How to Win a Debate, Before it Even Begins (The Mismeasure of Candidates, Part 3)

The Mismeasure of Man, published in 1981 by Harvard biologist Stephen Jay Gould, is described as “The definitive refutation of the argument of The Bell Curve.” The latter book (by Richard Herrnstein and Charles Murray) wasn’t published until 1994. Wait a minute—Dr. Gould won this debate more than a decade in advance!! How is this possible?

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Princeton psychologist Leo Kamin (who later moved to Northeastern, where I attended graduate school) provides some insight. In his view, Gould had “effectively anticipated and thoroughly undermined” the arguments that were later made in The Bell Curve. However, that Dr. Gould was a brilliant thinker and a superb writer is only part of the story.

People often ask the team at Cangrade why we are so confident that a fledgling startup company will successfully compete with existing large corporations and their traditional methodologies. The short answer was provided by our CEO Mike during an interview with The Boston Herald: “We’re that good.” While I agree with Mike, this is only part of our story as well.

How can debates be won in advance? Here are some of the basic principles:

1. Acknowledge up front that attitudes, motivations, and beliefs are involved. These things reveal potential sources of bias. This may seem like a bad idea because such information could be used against you, but it is not. This acknowledgement allows you to consider—in advance—whether your arguments or interpretation of evidence are biased. Any accusation of bias will be old news after that, and it can easily be addressed. More importantly, no one is truly “objective.” Failure or unwillingness to identify your own potential bias makes you, as Gould politely put it, “disingenuous.”

At Cangrade, fairness is a core value. We are against unfair hiring practices. I will openly admit that I am also specifically against things such as racism and sexism, and that these beliefs have the potential to cloud my judgment. But their relevance is negligible when we consider the available evidence. Companies that use more fair and objective methods (such as multivariate personality assessment or structured interviews) hire better employees and profit from it in tangible (financial) and intangible (reputational) ways. The benefits are still there, even if we care nothing for social justice. This focus on fairness is also why we avoid assessments such as the Myers-Briggs Type Indicator (MBTI) that use unsubstantiated theories to determine astrology-like (stereo)types of people. I do not believe that there are “good” or “bad” personality traits, just different people living different lives; and that there is not one specific “type” of person that would be best suited to a particular job. Fortunately for me, the use of the MBTI and related measures has been outdated by failed validation attempts and the advent of superior statistical and assessment techniques.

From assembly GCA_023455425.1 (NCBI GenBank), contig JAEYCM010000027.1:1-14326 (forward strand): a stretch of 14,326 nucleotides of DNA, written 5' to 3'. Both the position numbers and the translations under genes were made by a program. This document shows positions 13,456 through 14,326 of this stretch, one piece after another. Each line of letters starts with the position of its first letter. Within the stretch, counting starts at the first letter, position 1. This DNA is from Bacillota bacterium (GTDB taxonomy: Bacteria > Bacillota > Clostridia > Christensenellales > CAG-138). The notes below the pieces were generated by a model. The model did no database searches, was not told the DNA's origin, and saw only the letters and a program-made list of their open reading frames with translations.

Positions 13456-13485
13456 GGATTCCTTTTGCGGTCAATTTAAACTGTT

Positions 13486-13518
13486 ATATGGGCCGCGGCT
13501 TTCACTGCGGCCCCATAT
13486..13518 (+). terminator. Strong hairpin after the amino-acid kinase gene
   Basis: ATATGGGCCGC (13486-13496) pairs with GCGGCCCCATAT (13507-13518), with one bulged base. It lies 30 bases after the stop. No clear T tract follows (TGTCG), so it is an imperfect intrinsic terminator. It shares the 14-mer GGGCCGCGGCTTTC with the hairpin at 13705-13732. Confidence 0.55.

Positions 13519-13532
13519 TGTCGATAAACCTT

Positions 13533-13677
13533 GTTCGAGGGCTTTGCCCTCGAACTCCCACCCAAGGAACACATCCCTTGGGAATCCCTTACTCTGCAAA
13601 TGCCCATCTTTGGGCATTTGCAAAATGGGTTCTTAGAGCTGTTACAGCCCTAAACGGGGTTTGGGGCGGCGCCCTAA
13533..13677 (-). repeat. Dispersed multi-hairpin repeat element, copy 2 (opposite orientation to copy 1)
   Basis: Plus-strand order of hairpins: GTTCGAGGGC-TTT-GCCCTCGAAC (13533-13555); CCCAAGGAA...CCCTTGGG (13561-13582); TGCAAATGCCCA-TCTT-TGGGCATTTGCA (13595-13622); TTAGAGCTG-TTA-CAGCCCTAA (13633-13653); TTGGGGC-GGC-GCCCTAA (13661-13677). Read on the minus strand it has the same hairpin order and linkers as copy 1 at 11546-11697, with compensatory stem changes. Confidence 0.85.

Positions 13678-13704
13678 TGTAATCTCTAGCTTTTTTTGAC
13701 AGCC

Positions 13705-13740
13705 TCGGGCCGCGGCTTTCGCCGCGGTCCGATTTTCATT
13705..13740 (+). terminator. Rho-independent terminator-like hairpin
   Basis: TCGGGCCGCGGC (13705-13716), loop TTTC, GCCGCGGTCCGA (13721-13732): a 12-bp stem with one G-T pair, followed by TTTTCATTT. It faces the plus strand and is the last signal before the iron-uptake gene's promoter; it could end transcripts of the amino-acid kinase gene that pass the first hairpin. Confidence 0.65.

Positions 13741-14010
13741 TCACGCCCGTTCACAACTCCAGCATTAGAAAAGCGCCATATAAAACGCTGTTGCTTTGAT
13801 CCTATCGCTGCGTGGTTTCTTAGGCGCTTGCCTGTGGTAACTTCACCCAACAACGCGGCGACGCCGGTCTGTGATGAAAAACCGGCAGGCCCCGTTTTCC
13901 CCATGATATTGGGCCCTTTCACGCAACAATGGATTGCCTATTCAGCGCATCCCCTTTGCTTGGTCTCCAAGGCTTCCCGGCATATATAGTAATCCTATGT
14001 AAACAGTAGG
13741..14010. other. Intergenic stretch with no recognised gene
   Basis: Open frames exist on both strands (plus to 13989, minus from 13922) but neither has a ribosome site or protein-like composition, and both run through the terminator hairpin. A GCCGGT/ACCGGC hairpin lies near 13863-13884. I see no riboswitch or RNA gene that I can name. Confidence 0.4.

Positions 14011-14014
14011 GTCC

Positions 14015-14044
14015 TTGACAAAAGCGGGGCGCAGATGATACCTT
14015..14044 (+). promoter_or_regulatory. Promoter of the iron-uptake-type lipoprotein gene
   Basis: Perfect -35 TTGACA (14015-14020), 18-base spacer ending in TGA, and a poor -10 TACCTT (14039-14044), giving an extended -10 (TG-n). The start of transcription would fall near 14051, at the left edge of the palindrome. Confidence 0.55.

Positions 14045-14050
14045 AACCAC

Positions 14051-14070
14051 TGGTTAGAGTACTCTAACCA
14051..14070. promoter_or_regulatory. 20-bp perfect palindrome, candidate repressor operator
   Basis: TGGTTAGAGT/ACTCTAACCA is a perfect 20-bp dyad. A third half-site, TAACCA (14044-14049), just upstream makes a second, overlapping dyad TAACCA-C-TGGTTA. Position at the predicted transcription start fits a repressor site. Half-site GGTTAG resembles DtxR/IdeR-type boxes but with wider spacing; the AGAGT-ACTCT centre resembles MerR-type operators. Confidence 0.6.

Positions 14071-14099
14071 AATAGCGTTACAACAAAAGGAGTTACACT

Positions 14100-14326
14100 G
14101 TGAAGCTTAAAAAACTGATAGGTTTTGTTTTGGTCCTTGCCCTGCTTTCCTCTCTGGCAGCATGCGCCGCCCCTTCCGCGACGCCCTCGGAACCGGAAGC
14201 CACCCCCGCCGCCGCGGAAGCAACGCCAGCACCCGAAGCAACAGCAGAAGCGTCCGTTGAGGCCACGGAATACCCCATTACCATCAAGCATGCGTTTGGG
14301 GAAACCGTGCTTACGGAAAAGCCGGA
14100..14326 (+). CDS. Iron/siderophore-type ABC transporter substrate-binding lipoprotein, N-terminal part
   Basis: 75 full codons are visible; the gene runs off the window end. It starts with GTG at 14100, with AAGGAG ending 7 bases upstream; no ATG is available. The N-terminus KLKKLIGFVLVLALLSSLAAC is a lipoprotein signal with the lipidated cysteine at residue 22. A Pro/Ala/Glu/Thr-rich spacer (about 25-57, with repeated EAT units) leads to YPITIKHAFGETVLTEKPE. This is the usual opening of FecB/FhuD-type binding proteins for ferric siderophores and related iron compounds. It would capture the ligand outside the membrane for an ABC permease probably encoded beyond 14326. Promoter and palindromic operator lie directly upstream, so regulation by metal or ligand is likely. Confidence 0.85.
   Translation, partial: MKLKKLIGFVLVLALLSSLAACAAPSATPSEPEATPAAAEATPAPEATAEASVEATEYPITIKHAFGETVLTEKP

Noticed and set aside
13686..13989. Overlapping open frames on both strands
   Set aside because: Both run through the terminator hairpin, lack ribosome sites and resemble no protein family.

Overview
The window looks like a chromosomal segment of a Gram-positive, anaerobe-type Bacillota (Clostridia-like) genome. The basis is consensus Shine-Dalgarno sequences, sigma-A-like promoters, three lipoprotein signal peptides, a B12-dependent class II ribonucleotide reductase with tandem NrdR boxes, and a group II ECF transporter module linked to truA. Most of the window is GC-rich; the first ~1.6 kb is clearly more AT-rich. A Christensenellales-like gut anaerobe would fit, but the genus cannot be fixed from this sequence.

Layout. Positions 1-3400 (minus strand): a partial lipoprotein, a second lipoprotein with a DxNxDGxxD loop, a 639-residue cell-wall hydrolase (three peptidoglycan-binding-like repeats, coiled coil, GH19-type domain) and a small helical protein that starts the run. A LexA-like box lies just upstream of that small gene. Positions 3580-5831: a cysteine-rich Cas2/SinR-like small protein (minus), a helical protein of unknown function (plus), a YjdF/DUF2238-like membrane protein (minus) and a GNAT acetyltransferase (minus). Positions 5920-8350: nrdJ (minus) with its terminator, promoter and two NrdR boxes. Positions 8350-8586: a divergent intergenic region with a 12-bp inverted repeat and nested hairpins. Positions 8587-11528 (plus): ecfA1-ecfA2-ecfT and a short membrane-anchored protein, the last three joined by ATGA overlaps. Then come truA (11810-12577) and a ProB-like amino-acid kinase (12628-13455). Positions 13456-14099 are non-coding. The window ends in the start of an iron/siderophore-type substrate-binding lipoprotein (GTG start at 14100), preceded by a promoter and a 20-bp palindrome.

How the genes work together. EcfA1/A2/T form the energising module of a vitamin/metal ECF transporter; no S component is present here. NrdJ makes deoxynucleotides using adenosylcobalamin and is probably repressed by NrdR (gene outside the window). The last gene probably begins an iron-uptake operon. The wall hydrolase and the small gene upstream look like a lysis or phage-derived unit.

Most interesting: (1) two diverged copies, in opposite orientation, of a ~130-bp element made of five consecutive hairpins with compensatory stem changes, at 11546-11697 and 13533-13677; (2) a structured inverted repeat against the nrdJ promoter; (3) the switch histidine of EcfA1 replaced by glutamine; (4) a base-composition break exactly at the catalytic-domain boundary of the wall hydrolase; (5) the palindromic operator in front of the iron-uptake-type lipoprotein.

2. History repeats itself. As Gould puts it, “the same bad arguments recur…with a predictable and depressing regularity. No sooner do we debunk one version than the next chapter of the same bad text emerges to ephemeral prominence.” I couldn’t have said it better myself. The historical roots of a debate are often overlooked as we focus on things that are “new.”

As I mentioned earlier, Cangrade has many competitors. Some old, some new, and some that don’t even exist yet. Why are we so confident in our own superiority? Because history repeats itself. We often do research companies out there in the world of employee selection, engagement, development, and retention. Sometimes at the request of our partners and potential clients, and sometimes just for our own edification. These companies are largely the same in their “bad arguments”: flawed logic, inferior and outdated methodology, and a lack of objective evidence that their products or services provide a tangible benefit. These common themes are usually at the other end of a google search rather than in a history book, but the same basic principle applies: they were already there, and have been for quite some time. In comparisons between Cangrade and competitors, we have already won most of these “debates” well before they even began (though of course I still have to re-iterate the specifics of the arguments to people).

3. Know the actual evidence available (and not just the arguments or conclusions drawn by the people who provided the evidence). This is by far the easiest thing to overlook. It is tempting to rely on the opinions of experts; it is expedient, powerful, and gives us instant credibility just by proxy. If you dig deeper into the specific logic and evidence of any argument (yours or others) many of the seemingly bulletproof expert opinions can be easily bolstered or dismantled. Once we remember that history repeats itself, it is clear that doing this thoroughly enough all but guarantees many victories to come.

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